Clinical Presentation. APRNs should recognize the signs and symptoms of pituitary pathology—particularly those that may be life-threatening—and initiate treatment promptly (Society for Endocrinology, 2018).  Depending on the etiology, onset, and extent of hormone involvement, patients with hypopituitarism can have variable clinical presentations ranging from asymptomatic to acute cardiopulmonary collapse. Pituitary apoplexy is a medical emergency most commonly caused by bleeding into or the death of an area of tissue within the pituitary gland, typically related to a pituitary tumor. The signs of pituitary apoplexy are as follows:

  • severe and sudden-onset headache (HA)
  • nausea and vomiting
  • paralysis impacting eye movement
  • visual impairment such as double vision 
  • decreased consciousness (Society for Endocrinology, 2018)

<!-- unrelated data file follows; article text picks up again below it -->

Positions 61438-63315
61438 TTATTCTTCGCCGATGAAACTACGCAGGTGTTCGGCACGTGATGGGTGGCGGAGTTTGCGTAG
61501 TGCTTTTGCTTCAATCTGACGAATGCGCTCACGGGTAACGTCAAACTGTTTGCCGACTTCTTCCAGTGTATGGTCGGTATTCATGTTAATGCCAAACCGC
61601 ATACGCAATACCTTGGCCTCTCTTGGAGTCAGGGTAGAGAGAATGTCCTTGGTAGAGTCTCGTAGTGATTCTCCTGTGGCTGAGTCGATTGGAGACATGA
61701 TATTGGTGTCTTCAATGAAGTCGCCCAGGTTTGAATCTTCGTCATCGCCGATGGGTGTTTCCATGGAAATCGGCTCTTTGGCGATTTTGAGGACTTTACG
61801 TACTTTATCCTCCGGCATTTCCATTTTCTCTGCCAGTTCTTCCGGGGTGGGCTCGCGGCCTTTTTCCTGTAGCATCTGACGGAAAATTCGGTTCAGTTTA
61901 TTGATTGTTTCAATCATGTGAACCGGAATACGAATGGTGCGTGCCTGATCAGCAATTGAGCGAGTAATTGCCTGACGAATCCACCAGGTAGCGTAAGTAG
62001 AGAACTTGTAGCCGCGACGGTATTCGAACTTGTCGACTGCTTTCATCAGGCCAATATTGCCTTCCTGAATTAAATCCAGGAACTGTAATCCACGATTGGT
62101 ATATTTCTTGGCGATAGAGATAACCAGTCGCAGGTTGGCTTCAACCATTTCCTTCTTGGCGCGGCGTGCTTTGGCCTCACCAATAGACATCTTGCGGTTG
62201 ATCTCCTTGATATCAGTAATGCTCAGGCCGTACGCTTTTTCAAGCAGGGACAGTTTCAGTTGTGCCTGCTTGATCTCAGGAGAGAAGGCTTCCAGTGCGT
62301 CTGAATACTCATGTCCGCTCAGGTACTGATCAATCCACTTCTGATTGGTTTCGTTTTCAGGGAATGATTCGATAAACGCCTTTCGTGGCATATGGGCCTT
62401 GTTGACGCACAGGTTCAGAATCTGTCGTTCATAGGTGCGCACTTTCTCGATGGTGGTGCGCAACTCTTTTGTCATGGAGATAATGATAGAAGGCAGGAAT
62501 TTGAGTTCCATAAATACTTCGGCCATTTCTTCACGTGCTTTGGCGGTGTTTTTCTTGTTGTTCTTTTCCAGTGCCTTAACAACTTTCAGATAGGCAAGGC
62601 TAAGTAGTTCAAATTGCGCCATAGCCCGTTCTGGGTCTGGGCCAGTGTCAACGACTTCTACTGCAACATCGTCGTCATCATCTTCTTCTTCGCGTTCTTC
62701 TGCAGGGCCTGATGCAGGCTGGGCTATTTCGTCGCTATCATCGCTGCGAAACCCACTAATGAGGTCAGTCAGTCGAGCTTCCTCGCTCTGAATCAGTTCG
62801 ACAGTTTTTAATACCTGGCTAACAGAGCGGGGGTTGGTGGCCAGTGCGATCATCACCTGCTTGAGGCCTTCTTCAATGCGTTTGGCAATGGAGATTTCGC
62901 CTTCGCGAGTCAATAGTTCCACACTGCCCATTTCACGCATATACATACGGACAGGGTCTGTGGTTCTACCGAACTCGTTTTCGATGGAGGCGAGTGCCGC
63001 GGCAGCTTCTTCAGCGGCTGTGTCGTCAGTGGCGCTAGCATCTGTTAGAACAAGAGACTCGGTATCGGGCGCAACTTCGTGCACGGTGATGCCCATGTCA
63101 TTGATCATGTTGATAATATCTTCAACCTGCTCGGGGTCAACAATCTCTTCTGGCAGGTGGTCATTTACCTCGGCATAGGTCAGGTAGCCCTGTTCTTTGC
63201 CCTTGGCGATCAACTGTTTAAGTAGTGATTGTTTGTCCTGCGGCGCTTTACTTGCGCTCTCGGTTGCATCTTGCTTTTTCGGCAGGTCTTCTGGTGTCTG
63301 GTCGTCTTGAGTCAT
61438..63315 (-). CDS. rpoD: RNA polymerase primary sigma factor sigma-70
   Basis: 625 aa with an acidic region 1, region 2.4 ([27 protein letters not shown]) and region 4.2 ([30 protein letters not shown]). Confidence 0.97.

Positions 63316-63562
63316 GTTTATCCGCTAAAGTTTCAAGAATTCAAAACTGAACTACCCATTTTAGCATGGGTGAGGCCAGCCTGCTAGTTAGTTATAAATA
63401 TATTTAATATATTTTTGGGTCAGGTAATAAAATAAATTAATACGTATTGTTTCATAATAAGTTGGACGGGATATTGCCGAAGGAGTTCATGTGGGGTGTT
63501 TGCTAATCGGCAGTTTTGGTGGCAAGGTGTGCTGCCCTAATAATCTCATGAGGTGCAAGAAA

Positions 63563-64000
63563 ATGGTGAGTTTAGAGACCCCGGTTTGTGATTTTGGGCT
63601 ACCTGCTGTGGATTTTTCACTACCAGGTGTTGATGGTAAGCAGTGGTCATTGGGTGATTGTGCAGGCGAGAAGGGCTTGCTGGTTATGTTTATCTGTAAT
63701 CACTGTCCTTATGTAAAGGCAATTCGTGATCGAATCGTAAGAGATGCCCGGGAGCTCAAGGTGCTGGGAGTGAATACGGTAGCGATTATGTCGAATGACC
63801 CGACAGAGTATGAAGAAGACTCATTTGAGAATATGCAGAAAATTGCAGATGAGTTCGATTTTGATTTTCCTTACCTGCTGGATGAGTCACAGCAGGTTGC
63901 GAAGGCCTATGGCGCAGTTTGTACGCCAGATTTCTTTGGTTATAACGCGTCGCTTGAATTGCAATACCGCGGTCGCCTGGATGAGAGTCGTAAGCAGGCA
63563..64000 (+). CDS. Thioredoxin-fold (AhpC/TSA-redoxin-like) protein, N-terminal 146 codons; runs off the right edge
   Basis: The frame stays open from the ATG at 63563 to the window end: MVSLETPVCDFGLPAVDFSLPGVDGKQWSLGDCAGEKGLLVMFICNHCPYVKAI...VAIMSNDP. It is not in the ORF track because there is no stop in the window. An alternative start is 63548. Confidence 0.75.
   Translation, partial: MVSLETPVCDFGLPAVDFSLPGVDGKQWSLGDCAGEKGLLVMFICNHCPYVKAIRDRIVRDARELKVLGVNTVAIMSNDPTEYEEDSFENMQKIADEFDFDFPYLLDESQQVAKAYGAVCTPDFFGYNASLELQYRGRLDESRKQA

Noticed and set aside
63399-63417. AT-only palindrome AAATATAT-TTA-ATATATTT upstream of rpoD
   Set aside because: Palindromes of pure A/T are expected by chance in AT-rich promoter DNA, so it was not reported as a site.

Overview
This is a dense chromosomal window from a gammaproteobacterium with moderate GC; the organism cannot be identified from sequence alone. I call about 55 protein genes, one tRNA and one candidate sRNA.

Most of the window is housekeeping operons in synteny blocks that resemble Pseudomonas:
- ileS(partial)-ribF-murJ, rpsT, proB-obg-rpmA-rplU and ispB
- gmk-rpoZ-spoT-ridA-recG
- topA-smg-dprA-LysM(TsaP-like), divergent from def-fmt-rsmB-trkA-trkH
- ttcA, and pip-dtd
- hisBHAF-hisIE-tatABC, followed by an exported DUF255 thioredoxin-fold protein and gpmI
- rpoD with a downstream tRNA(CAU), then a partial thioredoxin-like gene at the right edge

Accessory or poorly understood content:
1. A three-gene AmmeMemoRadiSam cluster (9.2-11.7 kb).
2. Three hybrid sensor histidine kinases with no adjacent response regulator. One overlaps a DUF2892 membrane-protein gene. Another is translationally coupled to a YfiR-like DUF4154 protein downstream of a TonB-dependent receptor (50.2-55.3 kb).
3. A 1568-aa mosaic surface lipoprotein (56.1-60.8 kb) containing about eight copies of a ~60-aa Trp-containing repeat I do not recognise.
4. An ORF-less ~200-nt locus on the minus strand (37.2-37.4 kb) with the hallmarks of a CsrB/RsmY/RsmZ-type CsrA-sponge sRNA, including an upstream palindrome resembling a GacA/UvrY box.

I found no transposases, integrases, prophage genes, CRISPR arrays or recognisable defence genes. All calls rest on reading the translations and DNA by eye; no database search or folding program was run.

Panhypopituitarism can cause several physiological, psychological, and mental problems that include:

  • orthostatic hypotension
  • bradycardia
  • lethargy
  • psychosis
  • anorexia
  • anemia (Willis, 2019)

Patients with hypopituitarism caused by infection or surgery typically present with fevers, hypotension, vomiting, and hypoglycemia. In contrast, pituitary tumors characteristically cause HAs, visual disturbances that could lead to blindness, or hemianopia (blindness over half the visual field). Since hypopituitarism symptoms are not apparent until up to 75% of the pituitary gland is destroyed or not functioning, patients may not recognize or report any problems initially. APRNs should be meticulous with their assessments to facilitate early recognition and reduce morbidity and mortality (Corenblum, 2020; Willis, 2019).